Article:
The common social media platforms accessed by the teenagers according to the study were Facebook, Twitter, Instagram, WhatsApp, and Snapchat.
As the debate on whether social media is good or bad on teenagers’ health continues, a new study has shed some light on its effect on the health and well-being of young people.
The researchers from the Imperial College London and the Great Ormond Street Institute of Child Health at University College London found that frequent social media use indirectly damages the mental health of teens, especially young girls, through cyberbullying, lack of sleep, and reduced physical activity.
According to news-medical.net, the study, published in The Lancet Child and Adolescent Health, revealed that social media use was unlikely to cause direct harm to adolescent girls. But if the prolonged use displaces sleep and exercise, or contains cyberbullying, it could negatively impact their mental health.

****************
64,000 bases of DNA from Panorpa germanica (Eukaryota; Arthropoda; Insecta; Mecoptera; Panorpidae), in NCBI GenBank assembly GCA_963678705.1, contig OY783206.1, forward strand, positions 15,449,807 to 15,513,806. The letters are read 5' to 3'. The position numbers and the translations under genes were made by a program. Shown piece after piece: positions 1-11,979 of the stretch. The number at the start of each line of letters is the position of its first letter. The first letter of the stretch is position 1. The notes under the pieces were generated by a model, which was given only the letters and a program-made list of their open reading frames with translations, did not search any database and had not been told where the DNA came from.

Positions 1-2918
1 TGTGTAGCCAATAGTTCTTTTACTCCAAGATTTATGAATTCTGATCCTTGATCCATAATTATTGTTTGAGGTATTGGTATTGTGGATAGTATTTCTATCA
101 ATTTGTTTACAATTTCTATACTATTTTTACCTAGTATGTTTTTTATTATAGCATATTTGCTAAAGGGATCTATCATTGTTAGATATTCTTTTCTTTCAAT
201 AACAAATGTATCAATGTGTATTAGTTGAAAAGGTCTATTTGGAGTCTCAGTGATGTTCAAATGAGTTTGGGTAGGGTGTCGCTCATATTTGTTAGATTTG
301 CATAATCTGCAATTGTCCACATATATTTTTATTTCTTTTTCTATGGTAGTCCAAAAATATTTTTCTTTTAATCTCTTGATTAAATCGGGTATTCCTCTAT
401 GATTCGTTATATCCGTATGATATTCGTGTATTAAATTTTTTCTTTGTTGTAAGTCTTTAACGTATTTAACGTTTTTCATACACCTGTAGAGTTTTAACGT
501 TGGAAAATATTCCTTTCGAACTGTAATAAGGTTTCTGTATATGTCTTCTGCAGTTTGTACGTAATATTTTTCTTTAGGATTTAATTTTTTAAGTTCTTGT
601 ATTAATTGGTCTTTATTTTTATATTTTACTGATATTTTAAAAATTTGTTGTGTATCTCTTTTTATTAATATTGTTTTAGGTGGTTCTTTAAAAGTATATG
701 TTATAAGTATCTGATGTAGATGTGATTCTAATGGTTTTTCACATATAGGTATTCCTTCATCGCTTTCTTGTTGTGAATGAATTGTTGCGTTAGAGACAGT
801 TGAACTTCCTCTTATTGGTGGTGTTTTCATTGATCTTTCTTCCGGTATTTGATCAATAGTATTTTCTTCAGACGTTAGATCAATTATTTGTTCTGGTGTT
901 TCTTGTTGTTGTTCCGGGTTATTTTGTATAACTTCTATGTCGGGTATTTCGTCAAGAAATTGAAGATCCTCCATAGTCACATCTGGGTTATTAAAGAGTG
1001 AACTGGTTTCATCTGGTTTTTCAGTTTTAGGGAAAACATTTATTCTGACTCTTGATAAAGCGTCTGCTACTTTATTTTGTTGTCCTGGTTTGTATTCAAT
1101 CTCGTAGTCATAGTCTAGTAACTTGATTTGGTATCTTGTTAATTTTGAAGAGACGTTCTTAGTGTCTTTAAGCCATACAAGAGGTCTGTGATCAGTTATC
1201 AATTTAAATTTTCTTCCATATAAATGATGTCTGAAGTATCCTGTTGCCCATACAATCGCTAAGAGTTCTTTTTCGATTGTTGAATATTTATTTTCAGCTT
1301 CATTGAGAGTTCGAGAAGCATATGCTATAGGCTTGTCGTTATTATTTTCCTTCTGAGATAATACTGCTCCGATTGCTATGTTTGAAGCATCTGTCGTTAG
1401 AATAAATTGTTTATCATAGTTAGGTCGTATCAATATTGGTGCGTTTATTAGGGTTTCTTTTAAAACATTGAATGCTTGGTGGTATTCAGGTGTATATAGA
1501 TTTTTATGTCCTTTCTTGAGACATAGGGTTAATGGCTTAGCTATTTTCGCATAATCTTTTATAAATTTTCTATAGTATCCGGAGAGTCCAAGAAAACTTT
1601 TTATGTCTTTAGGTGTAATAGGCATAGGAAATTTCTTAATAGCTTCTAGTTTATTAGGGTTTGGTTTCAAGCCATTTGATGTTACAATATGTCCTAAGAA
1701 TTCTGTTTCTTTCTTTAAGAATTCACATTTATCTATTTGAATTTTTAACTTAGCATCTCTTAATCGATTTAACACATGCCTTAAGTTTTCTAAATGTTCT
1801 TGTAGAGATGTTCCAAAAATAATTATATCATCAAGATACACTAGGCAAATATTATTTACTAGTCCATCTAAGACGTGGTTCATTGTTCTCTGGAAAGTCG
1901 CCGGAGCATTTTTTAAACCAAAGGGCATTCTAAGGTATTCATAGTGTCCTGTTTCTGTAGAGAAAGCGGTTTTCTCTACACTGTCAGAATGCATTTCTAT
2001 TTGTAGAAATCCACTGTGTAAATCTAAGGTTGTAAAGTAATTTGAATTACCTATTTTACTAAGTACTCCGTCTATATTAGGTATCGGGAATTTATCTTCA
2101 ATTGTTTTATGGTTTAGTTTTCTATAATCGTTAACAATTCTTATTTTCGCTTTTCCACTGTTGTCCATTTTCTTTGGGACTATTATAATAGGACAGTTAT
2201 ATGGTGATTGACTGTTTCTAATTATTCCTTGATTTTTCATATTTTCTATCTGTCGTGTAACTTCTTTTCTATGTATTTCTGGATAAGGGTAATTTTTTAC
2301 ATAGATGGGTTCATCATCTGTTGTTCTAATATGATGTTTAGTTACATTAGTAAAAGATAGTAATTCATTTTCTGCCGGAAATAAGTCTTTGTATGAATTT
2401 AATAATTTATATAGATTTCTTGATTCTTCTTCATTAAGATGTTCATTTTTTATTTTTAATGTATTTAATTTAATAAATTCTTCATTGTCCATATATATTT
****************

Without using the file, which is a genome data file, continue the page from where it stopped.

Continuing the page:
The researchers interviewed nearly 10,000 children between 13 and 16 years old in England as the study looked at the health, lifestyle, wellbeing, and technology use of teens over three years.
The participants answered questions about social media use frequency, in-person social interaction, and health profiles. In the following years, the same teenagers gave updated information about social-media use and responded to questions regarding physical activity, mental health, sleep habits, and cyberbullying.
The study authors noted that the number of social media users among the participants during the period under review increased from 43 per cent to 69 per cent in boys and 51 per cent to 75 per cent in girls. The common social media platforms accessed by the teenagers according to the study were Facebook, Twitter, Instagram, WhatsApp, and Snapchat.
The researchers found that social media may harm teens’ mental health, especially among girls, by increasing their exposure to bullying and reduces sleep quality and physical exercise.